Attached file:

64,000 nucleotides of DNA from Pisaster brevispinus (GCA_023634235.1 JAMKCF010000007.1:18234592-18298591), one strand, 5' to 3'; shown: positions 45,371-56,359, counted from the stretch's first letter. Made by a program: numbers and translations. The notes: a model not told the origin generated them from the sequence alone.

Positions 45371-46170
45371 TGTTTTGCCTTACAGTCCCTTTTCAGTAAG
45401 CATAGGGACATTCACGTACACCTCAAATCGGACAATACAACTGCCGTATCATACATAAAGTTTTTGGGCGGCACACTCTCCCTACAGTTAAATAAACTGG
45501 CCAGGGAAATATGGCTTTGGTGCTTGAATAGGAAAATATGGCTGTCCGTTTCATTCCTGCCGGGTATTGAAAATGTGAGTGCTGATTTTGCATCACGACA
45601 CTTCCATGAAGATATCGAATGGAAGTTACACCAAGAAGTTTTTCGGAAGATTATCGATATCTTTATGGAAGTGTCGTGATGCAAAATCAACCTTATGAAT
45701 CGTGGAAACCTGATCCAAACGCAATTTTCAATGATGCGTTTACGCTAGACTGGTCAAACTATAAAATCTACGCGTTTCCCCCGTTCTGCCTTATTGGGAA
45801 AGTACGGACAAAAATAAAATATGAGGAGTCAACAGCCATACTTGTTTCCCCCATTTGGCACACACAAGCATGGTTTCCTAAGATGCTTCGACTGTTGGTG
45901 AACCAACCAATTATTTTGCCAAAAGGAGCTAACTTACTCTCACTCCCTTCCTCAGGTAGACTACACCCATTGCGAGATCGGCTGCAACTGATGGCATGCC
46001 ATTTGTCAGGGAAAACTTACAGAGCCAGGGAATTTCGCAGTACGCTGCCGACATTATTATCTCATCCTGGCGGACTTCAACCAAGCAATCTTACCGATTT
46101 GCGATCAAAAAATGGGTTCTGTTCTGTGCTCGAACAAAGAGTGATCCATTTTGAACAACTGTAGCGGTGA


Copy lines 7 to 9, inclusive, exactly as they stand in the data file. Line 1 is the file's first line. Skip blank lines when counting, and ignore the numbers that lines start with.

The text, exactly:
45701 CGTGGAAACCTGATCCAAACGCAATTTTCAATGATGCGTTTACGCTAGACTGGTCAAACTATAAAATCTACGCGTTTCCCCCGTTCTGCCTTATTGGGAA
45801 AGTACGGACAAAAATAAAATATGAGGAGTCAACAGCCATACTTGTTTCCCCCATTTGGCACACACAAGCATGGTTTCCTAAGATGCTTCGACTGTTGGTG
45901 AACCAACCAATTATTTTGCCAAAAGGAGCTAACTTACTCTCACTCCCTTCCTCAGGTAGACTACACCCATTGCGAGATCGGCTGCAACTGATGGCATGCC